The straight male fantasy of becoming involved with two lesbians certainly seems to come to the fore, in certain respects, and the idea that “the right man” can “convert” a lesbian is an old trope that is not only a persistent one in the popular (fantasy) consciousness, but even something that has been stated as a spiritual truth in books like The Tao of Love and Sex. It is a problematic concept, certainly, not to mention an offensive and unwelcome one in the lives of many who are perfectly happy, spiritual, and “normal” in a variety of respects. When Paul’s ambitions of simply going from being a free-wheeling, somewhat-alternative single man to having a full-fledged family with (formerly lesbian) wife and two teenage children with no effort on his part only than having donated sperm twice in the early 90s for $60 each, are utterly shut down by Jules the last time she speaks with him on the phone (and hangs up on him!), this perhaps says a great deal about some of the problems in the patriarchal family structure generally.
The only overt homophobia in the film is that of Laser’s friend Clay, who is not only involved in drugs, but is also a Jackass or Tosh.0 wannabe/failed skateboard stunt artist who is wantonly destructive and abusive. He gives Laser a hard time about his “fag” sperm donor father…when of course Paul is anything but gay. When the scene where Clay says these things occurs, he is never seen again in the film afterwards, as Laser seems to have come to his senses about his character and suitability as a friend. Earlier in the film, however, Jules is concerned that perhaps Laser and Clay are sexually experimenting with one another, particularly once Clay goes through Laser’s mothers’ belongings, finds the gay porn, and insists that they watch it together. Late in the film, when Laser (like most fifteen-year-old boys) thinks his mothers are being too sentimental, Jules remarks that she wishes he was gay, because then he’d be more sensitive. (That’s another stereotype, of course, and not always a very accurate one…!)
It is not exactly clear where the film takes place, but one might assume somewhere like California, for a variety of reasons. And while the film seems to end happily, with no apparently impending divorce on the horizon for Jules and Nic, the way that Laser refers to the possibility of a divorce as “breaking up” seems to suggest that either he, or the writers, don’t see the relationship his two mothers have as in some sense a “real marriage.” His further comments, that both of them are “too old” to really be dating, seemed to me to suggest this interpretation even further. While it is fair to assume that many people who get divorced may eventually start dating again afterwards, the way it sounded to me in the film was that Laser thought of his mothers as “just dating” rather than being married, having a life together of at least eighteen years, and having a home and many other things which tend to be signs of a serious and ongoing relationship. Of all the long-term gay and lesbian couples I know personally, whether they are registered as domestic partners or have any legal recognition or “validity” to their relationships or not, all of them refer to each other as married and as husbands/wives. While marriages “break up” certainly, whether or not they end in a legal divorce, the terminology in that instance seemed to me rather noteworthy, and perhaps more out-of-character than it should have if the writers really understood the gravity of the types of lives they were trying to portray.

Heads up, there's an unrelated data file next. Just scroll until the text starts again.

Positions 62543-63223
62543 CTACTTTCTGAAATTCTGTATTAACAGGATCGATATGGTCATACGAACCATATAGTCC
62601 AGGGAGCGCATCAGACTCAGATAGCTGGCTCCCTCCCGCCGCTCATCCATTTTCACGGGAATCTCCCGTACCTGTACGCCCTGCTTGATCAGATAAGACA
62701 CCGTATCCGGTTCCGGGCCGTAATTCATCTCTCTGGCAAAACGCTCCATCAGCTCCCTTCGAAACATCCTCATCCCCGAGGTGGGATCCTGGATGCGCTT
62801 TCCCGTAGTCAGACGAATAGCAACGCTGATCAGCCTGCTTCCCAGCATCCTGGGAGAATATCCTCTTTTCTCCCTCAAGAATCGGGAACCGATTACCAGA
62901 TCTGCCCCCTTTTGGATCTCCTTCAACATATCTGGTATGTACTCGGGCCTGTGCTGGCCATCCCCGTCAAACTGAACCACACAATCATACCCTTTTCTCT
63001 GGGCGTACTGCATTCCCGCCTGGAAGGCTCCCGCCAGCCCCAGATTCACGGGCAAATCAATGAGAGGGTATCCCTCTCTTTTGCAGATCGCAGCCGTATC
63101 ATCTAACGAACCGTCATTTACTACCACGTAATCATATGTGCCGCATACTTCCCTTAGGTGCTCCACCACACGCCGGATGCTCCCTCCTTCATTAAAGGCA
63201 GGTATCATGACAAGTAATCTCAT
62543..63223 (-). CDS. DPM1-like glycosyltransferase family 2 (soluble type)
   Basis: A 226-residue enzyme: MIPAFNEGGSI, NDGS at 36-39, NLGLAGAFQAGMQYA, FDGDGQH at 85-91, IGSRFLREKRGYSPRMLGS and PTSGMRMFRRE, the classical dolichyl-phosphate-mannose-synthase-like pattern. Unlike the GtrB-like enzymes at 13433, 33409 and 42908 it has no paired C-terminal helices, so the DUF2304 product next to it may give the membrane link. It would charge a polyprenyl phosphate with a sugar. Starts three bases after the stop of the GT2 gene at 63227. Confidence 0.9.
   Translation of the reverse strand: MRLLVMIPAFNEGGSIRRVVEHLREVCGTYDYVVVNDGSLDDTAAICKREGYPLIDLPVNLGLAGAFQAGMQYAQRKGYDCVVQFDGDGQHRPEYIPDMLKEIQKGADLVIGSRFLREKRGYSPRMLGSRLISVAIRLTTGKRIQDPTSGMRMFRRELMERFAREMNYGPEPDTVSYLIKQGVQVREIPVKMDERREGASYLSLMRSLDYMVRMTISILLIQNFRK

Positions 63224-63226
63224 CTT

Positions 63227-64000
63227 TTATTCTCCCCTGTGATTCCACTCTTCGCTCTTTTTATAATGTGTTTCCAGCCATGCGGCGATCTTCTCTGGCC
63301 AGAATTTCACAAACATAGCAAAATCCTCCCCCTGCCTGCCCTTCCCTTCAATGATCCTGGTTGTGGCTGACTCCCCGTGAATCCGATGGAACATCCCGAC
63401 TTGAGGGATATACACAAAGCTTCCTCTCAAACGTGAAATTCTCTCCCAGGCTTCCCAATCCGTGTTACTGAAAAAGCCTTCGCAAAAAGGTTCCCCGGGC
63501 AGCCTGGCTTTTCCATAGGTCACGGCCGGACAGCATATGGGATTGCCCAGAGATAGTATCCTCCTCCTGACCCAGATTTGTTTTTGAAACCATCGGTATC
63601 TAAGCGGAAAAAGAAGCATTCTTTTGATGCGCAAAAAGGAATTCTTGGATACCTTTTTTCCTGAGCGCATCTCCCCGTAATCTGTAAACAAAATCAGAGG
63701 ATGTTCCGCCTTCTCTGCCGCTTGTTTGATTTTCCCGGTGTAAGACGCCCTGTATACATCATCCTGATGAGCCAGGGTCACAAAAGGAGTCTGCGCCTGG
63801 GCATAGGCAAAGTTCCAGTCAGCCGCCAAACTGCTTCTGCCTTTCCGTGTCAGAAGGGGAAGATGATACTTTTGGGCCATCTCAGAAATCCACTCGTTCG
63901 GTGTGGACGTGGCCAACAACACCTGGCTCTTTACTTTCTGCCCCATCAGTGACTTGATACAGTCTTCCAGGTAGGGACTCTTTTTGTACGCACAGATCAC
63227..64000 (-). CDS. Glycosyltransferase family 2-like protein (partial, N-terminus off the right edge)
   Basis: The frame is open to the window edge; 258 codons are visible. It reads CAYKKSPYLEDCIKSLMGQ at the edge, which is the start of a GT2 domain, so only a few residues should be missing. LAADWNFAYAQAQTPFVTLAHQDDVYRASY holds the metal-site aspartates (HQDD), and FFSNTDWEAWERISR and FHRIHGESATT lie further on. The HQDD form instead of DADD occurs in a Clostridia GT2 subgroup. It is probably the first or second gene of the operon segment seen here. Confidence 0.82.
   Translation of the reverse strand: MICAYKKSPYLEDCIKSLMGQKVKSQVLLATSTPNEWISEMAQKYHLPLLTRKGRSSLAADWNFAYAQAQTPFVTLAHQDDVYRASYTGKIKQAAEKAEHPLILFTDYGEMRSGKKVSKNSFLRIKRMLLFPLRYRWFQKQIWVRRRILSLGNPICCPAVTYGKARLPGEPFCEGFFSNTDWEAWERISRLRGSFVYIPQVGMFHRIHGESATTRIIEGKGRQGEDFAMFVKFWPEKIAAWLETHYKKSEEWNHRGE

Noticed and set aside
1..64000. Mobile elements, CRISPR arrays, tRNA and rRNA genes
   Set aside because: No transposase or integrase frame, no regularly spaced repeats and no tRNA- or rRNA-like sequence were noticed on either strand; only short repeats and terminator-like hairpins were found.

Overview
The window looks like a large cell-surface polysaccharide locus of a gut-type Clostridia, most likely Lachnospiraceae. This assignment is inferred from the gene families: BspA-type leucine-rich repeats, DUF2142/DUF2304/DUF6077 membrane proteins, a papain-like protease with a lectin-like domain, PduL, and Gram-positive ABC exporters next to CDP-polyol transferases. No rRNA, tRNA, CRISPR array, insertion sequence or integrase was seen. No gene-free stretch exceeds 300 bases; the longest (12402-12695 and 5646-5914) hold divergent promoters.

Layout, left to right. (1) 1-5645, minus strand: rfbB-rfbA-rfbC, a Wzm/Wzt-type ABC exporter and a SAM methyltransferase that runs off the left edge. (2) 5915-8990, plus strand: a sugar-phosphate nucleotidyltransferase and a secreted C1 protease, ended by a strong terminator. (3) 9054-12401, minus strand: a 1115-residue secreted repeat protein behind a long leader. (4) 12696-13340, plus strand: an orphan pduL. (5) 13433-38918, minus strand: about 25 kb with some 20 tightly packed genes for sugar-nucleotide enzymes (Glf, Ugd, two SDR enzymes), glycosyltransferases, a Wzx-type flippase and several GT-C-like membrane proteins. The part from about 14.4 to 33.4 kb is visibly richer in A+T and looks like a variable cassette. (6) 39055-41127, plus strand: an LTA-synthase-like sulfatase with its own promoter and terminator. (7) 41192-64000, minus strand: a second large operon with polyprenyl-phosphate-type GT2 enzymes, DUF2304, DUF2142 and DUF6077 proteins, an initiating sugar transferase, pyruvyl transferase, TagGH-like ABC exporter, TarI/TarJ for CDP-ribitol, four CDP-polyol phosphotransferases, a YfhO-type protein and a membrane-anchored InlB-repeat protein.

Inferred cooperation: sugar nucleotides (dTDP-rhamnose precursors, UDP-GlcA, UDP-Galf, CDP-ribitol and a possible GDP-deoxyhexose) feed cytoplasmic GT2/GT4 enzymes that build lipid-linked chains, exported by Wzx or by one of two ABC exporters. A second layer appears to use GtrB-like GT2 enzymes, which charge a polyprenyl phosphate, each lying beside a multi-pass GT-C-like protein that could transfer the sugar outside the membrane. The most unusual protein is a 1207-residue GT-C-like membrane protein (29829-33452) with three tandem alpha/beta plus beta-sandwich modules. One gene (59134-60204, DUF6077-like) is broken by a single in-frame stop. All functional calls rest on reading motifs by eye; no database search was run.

Apart from all of the social barometric aspects of the film, and the ways in which it poses some useful and possibly interesting questions about the nature of families and certain alternative lifestyles (including organic and localist ones–Nic is a major and vocal skeptic on the matter!), there are other questions I would have found it interesting for it to have pursued. Is this family religious, for example, and if they were, what religion would they follow? Would they be Unitarians, or perhaps Metropolitan Community Church members, or Buddhists, or something else? Given that Wicca and other forms of modern Paganism (and Dianic Wicca in particular) are quite lesbian-friendly, and since this particular family can be both queer in their sexuality and yet are also able to reproduce and fulfill the desire of some types of Wicca to be “fertility religions,” and since Nic is involved in childbirth and Jules is involved with landscaping, both seem to be rather ideal candidates for consideration as fulfilling important goddess archetypes. (Let us leave aside for the moment the issue of whether “goddess archetypes” and any ideas about archetypal feminine roles is a useful set of concepts at all–though it is an important discussion!) Artemis, for example, was famously independent of male influence, but is also a mother in her Ephesian cultus, and is a kourotrophos (“nurse” or “patroness of children”) elsewhere, and is certainly involved with childbirth as well. Could Nic be her stand-in, to a certain extent, in this film? Of the various films under consideration for Oscars this year, this film might get a nod from modern Pagans as the film with characters “Most Likely To Be Pagan,” perhaps!